Thirty women signed up for Ttowns UCI Fastest [Woman] on Wheels event last Friday night…. thirty women signed up for a keirin. I’ve never been to an event in the USA that has yielded so many women for a sprint event. Maybe a points or scratch or something a little more tame and well natured, but never a keirin. A field representing more than 5 countries, including the Netherlands, USA, Australia, Barbados, Trinidad, and Canada, all lined up for the second to last weekend of UCI racing at Ttown. With Class 1 points on the line, I knew it was important to not only be the top America rider to cross the line, but also to break into the top 3, to get the maximum points scoring opportunity.
I made it through my first round with ease, and also won my semi-final ride, when I found myself in the final with 2 fellow american riders, and 3 dutch women. I ended up with the motor, and as it pulled off, i kept looking around. With Colleen Hayduk on my wheel, I knew she had the motor and nerve to stick it no matter what, and I took off with one lap to go. Coming around corner 4, Shanne Braspennencx of NED came up alongside and overtook me, but I held off for 2nd place.
In addition to racing, I had an MRI scheduled for Saturday early afternoon, to hopefully give us an answer for the back pain I’ve been experiencing over the last 8 months. On Wednesday, I experienced immense pain in my left leg, followed with complete numbness in it and my right hand. The MRI results showed signs of a L5 Pars Stress Fracture. What is it? Here’s a definition I found:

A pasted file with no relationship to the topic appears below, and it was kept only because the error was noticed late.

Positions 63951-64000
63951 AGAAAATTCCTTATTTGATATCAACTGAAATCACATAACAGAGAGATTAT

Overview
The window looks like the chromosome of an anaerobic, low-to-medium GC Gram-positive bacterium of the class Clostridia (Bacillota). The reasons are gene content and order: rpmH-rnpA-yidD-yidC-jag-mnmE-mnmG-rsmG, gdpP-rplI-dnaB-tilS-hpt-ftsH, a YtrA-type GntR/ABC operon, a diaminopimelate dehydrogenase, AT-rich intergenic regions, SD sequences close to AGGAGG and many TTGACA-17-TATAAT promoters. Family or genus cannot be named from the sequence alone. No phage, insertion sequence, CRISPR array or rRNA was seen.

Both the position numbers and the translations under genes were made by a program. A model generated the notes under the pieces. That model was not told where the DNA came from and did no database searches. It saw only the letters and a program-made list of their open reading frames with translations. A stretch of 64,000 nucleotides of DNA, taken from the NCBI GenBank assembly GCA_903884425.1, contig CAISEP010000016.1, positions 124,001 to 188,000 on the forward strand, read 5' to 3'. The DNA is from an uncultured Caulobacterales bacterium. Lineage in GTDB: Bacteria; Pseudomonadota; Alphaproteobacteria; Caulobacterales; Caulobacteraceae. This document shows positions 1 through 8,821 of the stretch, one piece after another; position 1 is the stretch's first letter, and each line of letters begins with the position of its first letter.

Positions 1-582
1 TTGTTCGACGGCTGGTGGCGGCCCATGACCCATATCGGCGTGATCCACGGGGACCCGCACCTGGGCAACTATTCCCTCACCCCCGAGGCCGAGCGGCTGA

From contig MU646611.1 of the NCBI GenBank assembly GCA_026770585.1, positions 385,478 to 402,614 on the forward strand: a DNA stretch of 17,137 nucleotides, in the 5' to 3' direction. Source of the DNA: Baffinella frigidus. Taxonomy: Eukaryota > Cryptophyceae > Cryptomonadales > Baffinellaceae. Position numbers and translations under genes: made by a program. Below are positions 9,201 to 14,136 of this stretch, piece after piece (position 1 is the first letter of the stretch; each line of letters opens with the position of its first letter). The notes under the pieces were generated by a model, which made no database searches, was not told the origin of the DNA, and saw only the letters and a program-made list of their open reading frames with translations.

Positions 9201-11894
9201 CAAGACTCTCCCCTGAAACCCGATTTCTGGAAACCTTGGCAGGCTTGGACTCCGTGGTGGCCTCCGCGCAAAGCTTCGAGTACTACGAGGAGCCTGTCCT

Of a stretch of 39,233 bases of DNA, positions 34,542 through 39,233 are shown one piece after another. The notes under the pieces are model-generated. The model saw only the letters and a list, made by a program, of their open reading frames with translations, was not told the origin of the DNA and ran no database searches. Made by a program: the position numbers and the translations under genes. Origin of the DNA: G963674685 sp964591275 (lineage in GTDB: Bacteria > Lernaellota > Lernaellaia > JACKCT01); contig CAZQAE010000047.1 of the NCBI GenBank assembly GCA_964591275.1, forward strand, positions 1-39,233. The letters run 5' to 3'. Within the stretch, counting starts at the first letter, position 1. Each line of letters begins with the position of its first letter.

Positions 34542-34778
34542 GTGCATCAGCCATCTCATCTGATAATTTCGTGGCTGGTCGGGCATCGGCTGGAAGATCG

“Pars stress fractures involve a small connecting bone in the lumbar spine, called the pars interarticularis. The pars bone is a small bone that connects the facet joints that are a chain of joints found on each side of the spine. The facet joints spread apart and have no pressure on them when you are sitting or bending forward, but they press against each other and are under pressure during activities such as running, jumping, kicking, rotating or arching backward.
During sports, due to the repetition of these activities, pressure is exerted on the facet joints and this stress is transmitted to the pars bone, which connects the facet joints. Most pars stress fractures occur at the lowest part of the lumbar spine, usually at the lumbar five level, but may occur at other levels. The pars stress fracture usually develops first on one side, but will develop on the other side if it is not treated early. Once stress fractures develop on both sides, the healing rate is much lower and can lead to permanent pars defects that won’t heal.”
I will still be racing this weekend UCI Festival of Speed, competing in the sprints and keirin here in Ttown, but following my return to Los Angeles, we will reevaluate where I am, get a few more tests done, and rebuild, get healthy, and heal! I have an amazing team behind me who are helping me in any way possible. Despite having this injury over the past 8 months, I’ve still taken top honors at the UCI Los Angeles Grand Prix, UCI Japan Track Cup I, UCI Japan Track Cup II, and met the international elite time standard at the UCI Memorial of Alexander Lesnikov in Moscow Russia a few weeks ago. Even here in Ttown, Ive taken top honors, and had a few incredible results, despite dealing with these problems.
As always, thank you to this incredible man for taking such great care of EVERYTHING for me. If it wasn’t for him, I wouldn’t have even gone into the doctor (I despise doctors offices). I’m one lucky girl and will never be grateful enough for all he does.
One more week until home! One more sprint and keirin tournament to go…